The Lowly Assert: Roundtrips

on November 2 2019, 8:37PM

Data "roundtrips" when it goes from one value, to another, and back to the same value without any data loss, gain, or corruption. If you write code, you have probably roundtripped JSON, YAML, TOML, or some other serialization format in your time. You have also probably written versions of functions that do a similar 'cycle' of some data. Any time you care about data being the same after it's gone through the ringer, you want to write a roundtrip test.

Pretend we have a system where data comes in as JSON. We slurp up that JSON into a type using serde (rust's idiomatic, type-driven serialization + deserialization library). That data might later go onto being a type unrelated to JSON, so we might write some From instances. This will be our adaptive layer so we can keep the shape of the JSON and our core types distinct. I mention this approach briefly in my post "Safely Shape Code with Curtains". The From instance would normally be trivial, but we don't want the JSON layer and the core types to look the same, do we? That would make the point of the JSON types moot:

struct JsonType {
  names: Option<Vec<String>>,
  ids: Vec<i64>,
}

struct CoreType {
  names: Vec<String>,
  ids: Vec<i64>,
}

impl From<JsonType> for CoreType {
  fn from(x: JsonType) -> Self {
    Self {
      names: x.names.unwrap_or(vec![]),
      ids: x.ids,
    }
  }
}

impl From<CoreType> for JsonType {
  fn from(x: CoreType) -> Self {
    Self {
      names: Some(x.unwrap())
      ids: x.ids,
    }
  }
}

We could test each direction in isolation, but that would mask the actual mistake here. Can you spot it? The roundtrip test in a property based testing context would find the failure quite quickly. I'll do it by hand here to demonstrate the mistake:

let beg = JsonType {
  names: None,
  ids: vec![1,2,3],
};
let roundtrip_fwd: CoreType = expected.into();
let end: JsonType = roundtrip_fwd.into();
assert_eq!(beg, end);

When the data comes back to the JSON layer, unless we tell serde that empty vectors are always Nones for this field, we've now lost information. Clients might care a lot that their POST of some JSON for creating an entity in this make-believe system is non-symmetric. Developers might be going between the core and the JSON types regularly, and they may even be using the JSON types to write to disk, too, which would mean what was passed up from the client is now not the same as what is stored.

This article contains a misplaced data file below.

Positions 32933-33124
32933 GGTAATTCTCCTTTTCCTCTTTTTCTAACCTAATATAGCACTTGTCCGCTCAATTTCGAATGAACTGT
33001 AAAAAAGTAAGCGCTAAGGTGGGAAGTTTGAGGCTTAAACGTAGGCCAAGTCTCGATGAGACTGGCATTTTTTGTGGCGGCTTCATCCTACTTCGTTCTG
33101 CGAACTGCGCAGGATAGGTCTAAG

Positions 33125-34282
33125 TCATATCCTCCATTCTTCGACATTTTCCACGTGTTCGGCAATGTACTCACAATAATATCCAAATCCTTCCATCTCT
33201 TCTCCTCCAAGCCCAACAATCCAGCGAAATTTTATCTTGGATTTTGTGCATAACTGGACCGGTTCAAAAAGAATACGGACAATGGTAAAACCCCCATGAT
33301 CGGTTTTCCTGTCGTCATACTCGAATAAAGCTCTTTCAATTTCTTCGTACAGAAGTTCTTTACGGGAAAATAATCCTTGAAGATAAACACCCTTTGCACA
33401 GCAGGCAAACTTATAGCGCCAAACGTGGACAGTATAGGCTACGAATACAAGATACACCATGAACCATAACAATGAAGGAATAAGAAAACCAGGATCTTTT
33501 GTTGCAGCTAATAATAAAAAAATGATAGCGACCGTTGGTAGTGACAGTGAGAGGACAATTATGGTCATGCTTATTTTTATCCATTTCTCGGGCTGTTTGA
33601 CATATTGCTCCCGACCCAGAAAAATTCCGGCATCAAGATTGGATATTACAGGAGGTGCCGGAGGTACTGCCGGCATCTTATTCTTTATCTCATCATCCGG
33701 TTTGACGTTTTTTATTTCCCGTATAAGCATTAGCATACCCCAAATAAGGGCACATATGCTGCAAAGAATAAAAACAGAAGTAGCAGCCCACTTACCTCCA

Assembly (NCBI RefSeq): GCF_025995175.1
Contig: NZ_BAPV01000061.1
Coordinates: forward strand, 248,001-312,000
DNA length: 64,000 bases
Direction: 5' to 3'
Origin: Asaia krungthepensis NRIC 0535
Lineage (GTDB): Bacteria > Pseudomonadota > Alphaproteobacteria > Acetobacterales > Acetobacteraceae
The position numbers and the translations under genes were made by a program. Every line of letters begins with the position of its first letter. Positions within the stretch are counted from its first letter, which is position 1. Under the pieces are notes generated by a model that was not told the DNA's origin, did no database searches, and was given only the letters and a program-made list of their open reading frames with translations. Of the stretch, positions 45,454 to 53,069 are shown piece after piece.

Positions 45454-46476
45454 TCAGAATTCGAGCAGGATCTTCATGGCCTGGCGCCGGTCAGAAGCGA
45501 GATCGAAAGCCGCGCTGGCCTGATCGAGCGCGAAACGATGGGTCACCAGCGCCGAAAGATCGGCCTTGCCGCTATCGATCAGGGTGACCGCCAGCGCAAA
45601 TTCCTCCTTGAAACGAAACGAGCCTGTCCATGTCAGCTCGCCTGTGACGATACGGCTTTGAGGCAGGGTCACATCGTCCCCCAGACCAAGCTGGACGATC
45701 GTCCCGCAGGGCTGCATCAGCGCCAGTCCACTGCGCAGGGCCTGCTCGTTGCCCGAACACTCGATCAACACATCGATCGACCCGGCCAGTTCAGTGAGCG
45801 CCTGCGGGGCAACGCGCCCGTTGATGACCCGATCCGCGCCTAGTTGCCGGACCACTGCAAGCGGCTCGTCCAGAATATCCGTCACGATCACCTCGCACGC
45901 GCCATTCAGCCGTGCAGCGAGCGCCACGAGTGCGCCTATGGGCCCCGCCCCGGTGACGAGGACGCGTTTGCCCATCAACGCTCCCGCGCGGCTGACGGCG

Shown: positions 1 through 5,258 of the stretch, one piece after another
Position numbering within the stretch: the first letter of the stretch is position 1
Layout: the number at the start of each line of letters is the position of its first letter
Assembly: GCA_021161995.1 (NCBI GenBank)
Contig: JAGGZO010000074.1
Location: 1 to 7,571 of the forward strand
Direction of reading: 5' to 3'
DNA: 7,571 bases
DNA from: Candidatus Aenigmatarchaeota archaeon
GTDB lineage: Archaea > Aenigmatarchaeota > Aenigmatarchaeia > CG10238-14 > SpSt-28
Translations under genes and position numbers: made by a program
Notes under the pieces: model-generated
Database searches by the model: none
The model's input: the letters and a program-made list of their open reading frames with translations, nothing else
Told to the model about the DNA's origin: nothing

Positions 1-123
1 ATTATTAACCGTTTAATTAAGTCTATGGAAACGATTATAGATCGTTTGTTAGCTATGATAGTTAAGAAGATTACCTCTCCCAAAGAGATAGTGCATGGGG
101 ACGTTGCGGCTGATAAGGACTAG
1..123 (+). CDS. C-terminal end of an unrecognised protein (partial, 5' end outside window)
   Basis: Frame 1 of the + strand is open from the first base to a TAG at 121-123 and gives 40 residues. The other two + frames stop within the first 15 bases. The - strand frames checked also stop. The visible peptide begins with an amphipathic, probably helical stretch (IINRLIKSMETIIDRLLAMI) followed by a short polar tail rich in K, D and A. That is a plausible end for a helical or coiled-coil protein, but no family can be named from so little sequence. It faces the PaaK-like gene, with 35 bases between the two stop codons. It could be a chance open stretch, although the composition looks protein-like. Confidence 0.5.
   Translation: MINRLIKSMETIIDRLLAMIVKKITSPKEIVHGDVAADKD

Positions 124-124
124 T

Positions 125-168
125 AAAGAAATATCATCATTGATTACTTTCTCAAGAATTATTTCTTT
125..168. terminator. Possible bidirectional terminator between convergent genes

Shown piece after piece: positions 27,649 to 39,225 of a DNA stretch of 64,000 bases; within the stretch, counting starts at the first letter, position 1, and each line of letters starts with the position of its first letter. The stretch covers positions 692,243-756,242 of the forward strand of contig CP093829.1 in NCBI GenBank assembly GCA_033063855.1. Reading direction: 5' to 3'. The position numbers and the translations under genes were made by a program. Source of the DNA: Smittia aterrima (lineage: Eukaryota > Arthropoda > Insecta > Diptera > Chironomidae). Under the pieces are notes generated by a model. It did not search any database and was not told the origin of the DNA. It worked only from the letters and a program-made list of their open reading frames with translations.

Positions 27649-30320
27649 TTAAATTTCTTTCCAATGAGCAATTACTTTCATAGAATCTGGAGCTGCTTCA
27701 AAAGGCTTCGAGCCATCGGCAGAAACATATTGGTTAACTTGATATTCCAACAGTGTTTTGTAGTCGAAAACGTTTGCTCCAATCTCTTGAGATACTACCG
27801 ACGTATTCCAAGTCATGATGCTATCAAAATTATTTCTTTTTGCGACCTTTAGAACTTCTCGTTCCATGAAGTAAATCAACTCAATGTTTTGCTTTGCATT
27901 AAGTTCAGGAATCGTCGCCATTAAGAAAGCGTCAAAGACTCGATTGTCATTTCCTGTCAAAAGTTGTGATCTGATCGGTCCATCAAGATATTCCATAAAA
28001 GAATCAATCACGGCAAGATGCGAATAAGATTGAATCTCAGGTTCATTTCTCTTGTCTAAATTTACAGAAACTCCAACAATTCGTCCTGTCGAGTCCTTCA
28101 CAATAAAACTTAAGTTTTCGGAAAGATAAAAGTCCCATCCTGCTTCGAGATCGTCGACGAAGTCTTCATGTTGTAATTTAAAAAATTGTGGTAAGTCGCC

We can extrapolate this sort of information loss or corruption to other conversions. If you author an automatic code formatter, say prettier, gofmt, mix fmt, rustfmt, and so on, you'd want to make sure that any time you save a file and the formatter runs that your code is still the same code, semantically, as it was before saving the file. Although things might possibly look the same by eye, it could be another program entirely when run.

Food for thought

A quick refresher on functions.

  • Functions can be seen as mappings from one type of value to another
  • All possible values that can go into our mapping are known as the domain of a function
  • The set of all possible values our mapping can produce is called the codomain
  • The set of all values the mapping realistically produces is called the range or image

Ok, onto the concepts with fancy names:

  • An injective mapping is when a mapping goes from values in the domain to unique values in the codomain.

  • A surjective mapping is when a mapping goes from values in the domain to every value in the codomain, even if some mappings overlap.

  • A bijective mapping is simultaneously injective and surjective which means every value in the domain maps to every value in the codomain exactly once.

Why does this matter?

Bijective mappings give you an inverse function for free. If you are a value in the codomain and you know the mapping is bijective, then you can be sure that there must be one, and only one, value where you came from in the domain. One could prove bijections using classical means but we don't need to for production usage. Instead, it suffices to simply show the action going forwards and backwards.